Following a few years on from The Chalk Circle Man we catch up with Commissionaire Jean-Baptiste Adamsberg in Seeking Whom He May Devour as he’s drawn into investigating the death of the farmer Suzanne Rosselin at the hands, or should that be teeth, of a werewolf. Well that’s the opinion of a small group who are convinced that the attacks on sheep in the French mountains and her death hasn’t been caused by a wolf of unnatural size and strength that’s roaming the countryside but a human beast.

The strange thing for a detective novel is that for most part Adamsberg takes a back seat. He watches the strange and disturbing events from Paris, slowly, sifting and separating, and waiting. And even though the reader knows he’s going to get involved we’re not sure when or how.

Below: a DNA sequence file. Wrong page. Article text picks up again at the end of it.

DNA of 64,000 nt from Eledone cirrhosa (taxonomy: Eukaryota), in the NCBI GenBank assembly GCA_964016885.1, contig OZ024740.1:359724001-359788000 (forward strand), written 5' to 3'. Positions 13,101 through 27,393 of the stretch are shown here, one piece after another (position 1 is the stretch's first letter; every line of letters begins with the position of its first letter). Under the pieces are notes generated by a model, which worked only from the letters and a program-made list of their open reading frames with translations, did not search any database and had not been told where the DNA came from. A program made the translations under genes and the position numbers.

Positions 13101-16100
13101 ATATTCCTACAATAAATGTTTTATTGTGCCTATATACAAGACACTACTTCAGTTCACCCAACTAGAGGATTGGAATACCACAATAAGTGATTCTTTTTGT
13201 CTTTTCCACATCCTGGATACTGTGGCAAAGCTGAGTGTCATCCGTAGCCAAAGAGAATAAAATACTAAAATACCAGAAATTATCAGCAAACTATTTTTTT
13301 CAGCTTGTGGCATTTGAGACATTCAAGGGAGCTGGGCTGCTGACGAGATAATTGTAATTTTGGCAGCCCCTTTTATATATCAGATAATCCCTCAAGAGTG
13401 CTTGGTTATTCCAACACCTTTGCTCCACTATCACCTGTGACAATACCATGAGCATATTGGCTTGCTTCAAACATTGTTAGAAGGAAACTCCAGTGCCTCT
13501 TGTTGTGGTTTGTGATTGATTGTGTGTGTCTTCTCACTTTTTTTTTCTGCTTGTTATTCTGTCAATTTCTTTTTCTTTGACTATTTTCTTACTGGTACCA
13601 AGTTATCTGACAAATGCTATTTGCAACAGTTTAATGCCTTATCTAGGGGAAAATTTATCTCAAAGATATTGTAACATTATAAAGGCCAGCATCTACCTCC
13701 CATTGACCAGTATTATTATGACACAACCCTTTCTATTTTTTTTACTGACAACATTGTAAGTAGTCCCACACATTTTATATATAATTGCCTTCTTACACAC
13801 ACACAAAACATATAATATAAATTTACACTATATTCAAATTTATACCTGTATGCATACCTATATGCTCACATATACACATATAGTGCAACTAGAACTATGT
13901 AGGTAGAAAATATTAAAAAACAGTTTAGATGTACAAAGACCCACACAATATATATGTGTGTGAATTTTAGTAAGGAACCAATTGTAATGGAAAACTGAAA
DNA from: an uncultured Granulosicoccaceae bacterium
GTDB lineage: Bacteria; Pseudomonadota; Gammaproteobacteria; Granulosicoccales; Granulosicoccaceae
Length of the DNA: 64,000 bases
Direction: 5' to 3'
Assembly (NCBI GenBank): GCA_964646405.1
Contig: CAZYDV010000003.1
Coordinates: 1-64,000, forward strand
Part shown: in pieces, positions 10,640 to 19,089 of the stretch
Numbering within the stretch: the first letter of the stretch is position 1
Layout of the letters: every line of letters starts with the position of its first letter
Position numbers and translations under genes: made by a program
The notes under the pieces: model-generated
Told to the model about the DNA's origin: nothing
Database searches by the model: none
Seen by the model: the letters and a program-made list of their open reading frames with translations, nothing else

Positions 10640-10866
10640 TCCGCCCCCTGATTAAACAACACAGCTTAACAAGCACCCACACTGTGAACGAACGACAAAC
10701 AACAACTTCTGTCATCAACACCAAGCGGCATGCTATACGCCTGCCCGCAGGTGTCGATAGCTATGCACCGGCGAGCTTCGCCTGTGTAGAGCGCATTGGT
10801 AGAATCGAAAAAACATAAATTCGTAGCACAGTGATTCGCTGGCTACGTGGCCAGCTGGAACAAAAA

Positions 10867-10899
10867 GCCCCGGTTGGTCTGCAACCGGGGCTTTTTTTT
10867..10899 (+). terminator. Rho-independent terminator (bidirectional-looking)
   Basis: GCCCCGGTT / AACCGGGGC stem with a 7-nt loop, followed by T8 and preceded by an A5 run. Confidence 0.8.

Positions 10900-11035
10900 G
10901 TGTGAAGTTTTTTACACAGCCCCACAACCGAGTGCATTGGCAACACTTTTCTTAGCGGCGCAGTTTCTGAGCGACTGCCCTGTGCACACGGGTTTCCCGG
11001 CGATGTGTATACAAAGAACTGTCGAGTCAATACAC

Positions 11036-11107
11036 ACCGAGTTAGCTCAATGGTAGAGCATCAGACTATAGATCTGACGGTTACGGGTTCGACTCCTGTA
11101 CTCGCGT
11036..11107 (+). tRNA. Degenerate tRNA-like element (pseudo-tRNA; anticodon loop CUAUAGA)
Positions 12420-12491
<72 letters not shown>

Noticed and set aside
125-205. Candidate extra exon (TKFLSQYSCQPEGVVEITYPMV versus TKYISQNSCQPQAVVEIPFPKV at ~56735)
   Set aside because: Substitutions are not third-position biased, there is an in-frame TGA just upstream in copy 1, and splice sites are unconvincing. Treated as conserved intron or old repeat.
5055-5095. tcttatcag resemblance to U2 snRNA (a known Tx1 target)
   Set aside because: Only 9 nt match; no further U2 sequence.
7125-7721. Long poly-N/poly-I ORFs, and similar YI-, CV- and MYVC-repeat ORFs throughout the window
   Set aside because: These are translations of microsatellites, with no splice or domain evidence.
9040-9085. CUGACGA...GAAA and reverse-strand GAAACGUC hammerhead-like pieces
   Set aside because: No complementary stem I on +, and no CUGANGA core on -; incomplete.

Vargas makes the reader wait. Instead she focuses on building the characters and the relationships around Suzanne’s friend Camille as she is persuaded to join Suzanne’s son, Soliman and the farmer’s shepherd, Watchee, as they try to track down the beast.

One of the main strengths in Seeking Whom He May Devour is the focus on developing characters. Camille is fascinating not only from knowing a part of her history from reading The Chalk Circle Man but the way she uses a DIY catalogue, her relationship with the documentary maker Johnstone and how Adamsberg complicates all this.

I enjoyed the pace that Vargas sets. She introduces Adamsberg into the main thread when he really has is own problems and getting involved in this case that isn’t his going to complicate his life even more.

When the revelation of whether it’s a man or werewolf or wolf is revealed I for one again fell off the cliff. Now this sounds like Vargas is out to trick the reader and manipulate them. I don’t think she is. There are no dirty tricks here.  She does keep you guessing and lulls you into the lives of the main case that you don’t see what else could be happening.